This needs to be checked.
If you do have clear air passage, a combination of soffit vents ( which you already have ) and ridge vents should work well.
With this system you are supposed to close off other vents for it to work best.

If you do not have clear air passage from soffit to ridge, you will need rafter vents installed.
The re roofing process is the best (sometimes only ) time to do this.
The vaulted portions will need them installed all the way from eave to peak.
This will involve removing approx 1/2 of the roof deck usually.
The portions that are truss construction ( you have attic space usually ) will just need enough rafter venting to allow clear air flow.
This usually just involves removing the sheeting at the eaves.
This is definitely going to be an extra charge.
You have a hip roof over the main portion of your home, these can be a little tricky to get to breath well.[/quote]

From what I can tell, the builder dis a good job with the air flow. In every area I can physically get to I have found foam baffles from the soffit into the open air space. I agree that the one power vent is doing no good and needs to be replaced. Additionally, half the house has vaulted ceilings, so without the addition of vent ridge, these areas are not venting at all now.

Thanks


#6

[quote]Additionally, half the house has vaulted ceilings, so without the addition of vent ridge, these areas are not venting at all now.
[/quote]

These areas may not have been built with ventilation in mind, unfortunately these areas require the most labor to repair.
And they cannot be checked from the non existent attic.
I have been working on one of these for a while now, I see drastic improvements already.

Again, if there is not clear air passage in these areas, a ridgevent will not work.
I can’t imagine why someone would put a power vent in a vaulted ceiling…
It only vents one rafter.

roofing.com/forum/about6082-0-asc-0.html

Read the posts by Ed The Roofer, particularly the ones regarding the hip roof.
Very good stuff.


#7

[quote="-Axiom-"]
Again, if there is not clear air passage in these areas, a ridgevent will not work.
I can’t imagine why someone would put a power vent in a vaulted ceiling…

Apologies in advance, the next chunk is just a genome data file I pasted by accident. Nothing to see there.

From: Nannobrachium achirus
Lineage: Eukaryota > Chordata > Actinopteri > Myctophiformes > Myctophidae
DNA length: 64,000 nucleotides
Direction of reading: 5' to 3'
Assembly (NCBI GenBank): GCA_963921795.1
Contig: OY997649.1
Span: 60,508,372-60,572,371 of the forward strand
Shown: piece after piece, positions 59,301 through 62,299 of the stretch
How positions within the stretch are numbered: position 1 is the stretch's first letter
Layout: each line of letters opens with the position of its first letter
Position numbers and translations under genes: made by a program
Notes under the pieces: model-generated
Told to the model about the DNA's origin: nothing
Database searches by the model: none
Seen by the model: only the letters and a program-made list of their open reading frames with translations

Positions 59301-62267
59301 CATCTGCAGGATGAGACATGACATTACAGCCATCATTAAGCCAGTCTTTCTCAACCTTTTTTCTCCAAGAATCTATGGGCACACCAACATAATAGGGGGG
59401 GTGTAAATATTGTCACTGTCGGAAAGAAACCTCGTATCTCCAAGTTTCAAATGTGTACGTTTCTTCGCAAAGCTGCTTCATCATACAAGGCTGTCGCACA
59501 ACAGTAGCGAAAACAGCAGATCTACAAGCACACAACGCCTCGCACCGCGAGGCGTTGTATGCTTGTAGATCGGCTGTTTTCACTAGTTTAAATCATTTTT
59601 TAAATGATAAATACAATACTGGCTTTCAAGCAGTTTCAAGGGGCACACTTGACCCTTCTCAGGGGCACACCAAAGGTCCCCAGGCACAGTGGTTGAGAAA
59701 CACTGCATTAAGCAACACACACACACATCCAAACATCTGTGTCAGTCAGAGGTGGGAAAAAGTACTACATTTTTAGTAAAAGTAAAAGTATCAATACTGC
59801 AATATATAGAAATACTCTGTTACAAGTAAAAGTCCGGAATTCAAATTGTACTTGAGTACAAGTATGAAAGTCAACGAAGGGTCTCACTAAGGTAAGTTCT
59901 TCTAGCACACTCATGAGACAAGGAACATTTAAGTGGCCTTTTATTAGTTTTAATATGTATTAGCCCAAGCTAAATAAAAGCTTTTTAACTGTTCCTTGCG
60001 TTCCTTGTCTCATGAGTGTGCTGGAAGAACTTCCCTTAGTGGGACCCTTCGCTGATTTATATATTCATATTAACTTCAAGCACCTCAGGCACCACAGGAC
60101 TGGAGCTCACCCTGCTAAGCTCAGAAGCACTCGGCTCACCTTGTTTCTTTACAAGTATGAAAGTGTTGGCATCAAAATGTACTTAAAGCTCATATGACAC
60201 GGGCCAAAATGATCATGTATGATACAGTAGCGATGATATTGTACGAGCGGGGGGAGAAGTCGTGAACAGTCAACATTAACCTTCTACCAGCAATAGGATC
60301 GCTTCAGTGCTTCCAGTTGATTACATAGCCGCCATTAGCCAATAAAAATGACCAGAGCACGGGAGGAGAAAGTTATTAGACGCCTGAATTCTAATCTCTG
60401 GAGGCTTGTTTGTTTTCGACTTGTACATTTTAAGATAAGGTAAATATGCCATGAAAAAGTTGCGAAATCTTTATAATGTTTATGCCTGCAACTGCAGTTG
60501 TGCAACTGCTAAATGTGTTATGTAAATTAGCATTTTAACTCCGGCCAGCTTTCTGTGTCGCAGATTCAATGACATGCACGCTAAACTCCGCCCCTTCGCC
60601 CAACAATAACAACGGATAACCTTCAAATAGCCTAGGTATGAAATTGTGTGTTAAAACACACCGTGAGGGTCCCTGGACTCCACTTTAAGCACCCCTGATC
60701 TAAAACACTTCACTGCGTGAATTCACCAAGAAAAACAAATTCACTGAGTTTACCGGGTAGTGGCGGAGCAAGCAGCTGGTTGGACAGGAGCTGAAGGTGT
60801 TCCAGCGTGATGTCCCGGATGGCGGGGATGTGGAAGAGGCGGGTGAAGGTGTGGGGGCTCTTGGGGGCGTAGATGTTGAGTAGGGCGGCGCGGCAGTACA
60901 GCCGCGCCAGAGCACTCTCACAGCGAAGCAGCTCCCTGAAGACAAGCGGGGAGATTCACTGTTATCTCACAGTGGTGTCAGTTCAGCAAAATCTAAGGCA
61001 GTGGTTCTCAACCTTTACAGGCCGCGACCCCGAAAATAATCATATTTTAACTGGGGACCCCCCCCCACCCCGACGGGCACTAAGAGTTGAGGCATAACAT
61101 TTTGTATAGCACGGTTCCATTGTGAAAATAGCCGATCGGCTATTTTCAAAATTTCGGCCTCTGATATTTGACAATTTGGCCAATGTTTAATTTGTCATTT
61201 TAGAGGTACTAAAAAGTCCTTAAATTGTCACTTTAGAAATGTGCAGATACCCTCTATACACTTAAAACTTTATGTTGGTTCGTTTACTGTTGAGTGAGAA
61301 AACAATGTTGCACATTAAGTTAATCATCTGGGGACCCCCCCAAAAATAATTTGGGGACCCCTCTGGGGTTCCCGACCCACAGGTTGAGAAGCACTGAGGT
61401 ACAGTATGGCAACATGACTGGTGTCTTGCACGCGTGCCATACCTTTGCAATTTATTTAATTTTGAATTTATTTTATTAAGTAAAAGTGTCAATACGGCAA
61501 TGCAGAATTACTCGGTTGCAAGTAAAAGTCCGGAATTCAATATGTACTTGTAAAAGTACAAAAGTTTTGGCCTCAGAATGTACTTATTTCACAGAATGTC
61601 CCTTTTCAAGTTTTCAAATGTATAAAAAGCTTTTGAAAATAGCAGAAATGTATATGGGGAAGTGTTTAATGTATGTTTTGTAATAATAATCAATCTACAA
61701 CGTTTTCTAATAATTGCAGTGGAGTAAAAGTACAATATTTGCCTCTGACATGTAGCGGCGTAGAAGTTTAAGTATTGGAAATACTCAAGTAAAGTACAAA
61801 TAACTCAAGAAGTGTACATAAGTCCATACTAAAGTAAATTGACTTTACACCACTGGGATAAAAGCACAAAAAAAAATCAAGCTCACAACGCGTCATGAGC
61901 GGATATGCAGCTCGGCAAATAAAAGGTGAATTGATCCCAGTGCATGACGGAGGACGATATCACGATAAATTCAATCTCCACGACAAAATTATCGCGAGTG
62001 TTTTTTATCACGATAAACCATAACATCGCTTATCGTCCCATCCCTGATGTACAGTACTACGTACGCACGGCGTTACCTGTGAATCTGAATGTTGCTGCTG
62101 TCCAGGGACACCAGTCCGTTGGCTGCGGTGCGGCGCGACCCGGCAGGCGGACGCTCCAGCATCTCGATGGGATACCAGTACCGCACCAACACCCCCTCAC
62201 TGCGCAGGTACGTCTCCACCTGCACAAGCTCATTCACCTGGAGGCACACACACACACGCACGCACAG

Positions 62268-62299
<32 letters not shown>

It only vents one rafter.[/quote]

My thought exactly. I have been able to get to the underside of several areas of vaulted ceiling (i.e. dead space along side bonus room over garage) as well as looking up under the vaulted areas from non vaulted areas. Every rafter that I can get to has a foam baffle.


#8

If you go with GAF, have them get you the Systems Plus warranty. It gives you extra years of non-pro rated coverage.

It only costs the contractor 50.00 or so, but if they are a Master Elite Contractor then they probably can get it for free. GAF alots an amount of free warranty upgrades to every Master Elite contractor.

Just make sure they use 3 GAF products. Shinglemate, Timbertex or SealARidge, weatherwatch, and/or Cobra, Snow country, or other vent product.


#9

“No one has proposed drip edge on any surface unless they see that it is an area that “critters” may be entering the house”.
now mr tim5055.
im glad you came here, cause his allmighty gweedo had a couple of unbeleivers a while back about roofers in the southeast united states not using eve drip,
preferein to just let the shingles heat up and droop
over the edge.

glad indeed.

so toe board nail holes should not be leaking.
unless they just stuck a nail in the hole instead of
tarin it.

if you can repair for a couple hundred
then do that, get a few more years.

good luck.

gweedo


#10

Where I can get the customers to spend the 2.99 - 3.49 per 10’ stick, I use DL drip edge on ALL my projects.

ALL edges.


#11

Its a shame someone put a 3tab on that nice of a home…


#12

I agree. For about the last 18 months I have been watching the houses around me slowly changing from 3 tab to architectural.


#13

It’s even worse that some dumbass architect felt the need to leave a dead valley in there.

It’s a LOT easier to just not build the house like that, but then it’s not their problem in how to actually make it work.

As my brother the Structural Engineer says, “Architect starts with the letter ‘A’. So does “Artist.” All architects seem to think they’re artists when in reality they’re that other ‘A’ word, ‘asshole.’”


#14

i too use eve drip on all my edges.
that doesnt change the fact that most roofers
in ga. dont like it.

it would be easier if someone just said
"you are the ever knowing allmighty roofing god gweedo".

just easier.

gweedo.


#15

You are the eternal space cadet, gweedo.


#16

Step away from the crack gweedo


#17

anything but crack gtp.
heroin, extacy, xanex,
anything but crack.

gweedo.


#18

You are alright in my book Gweedo.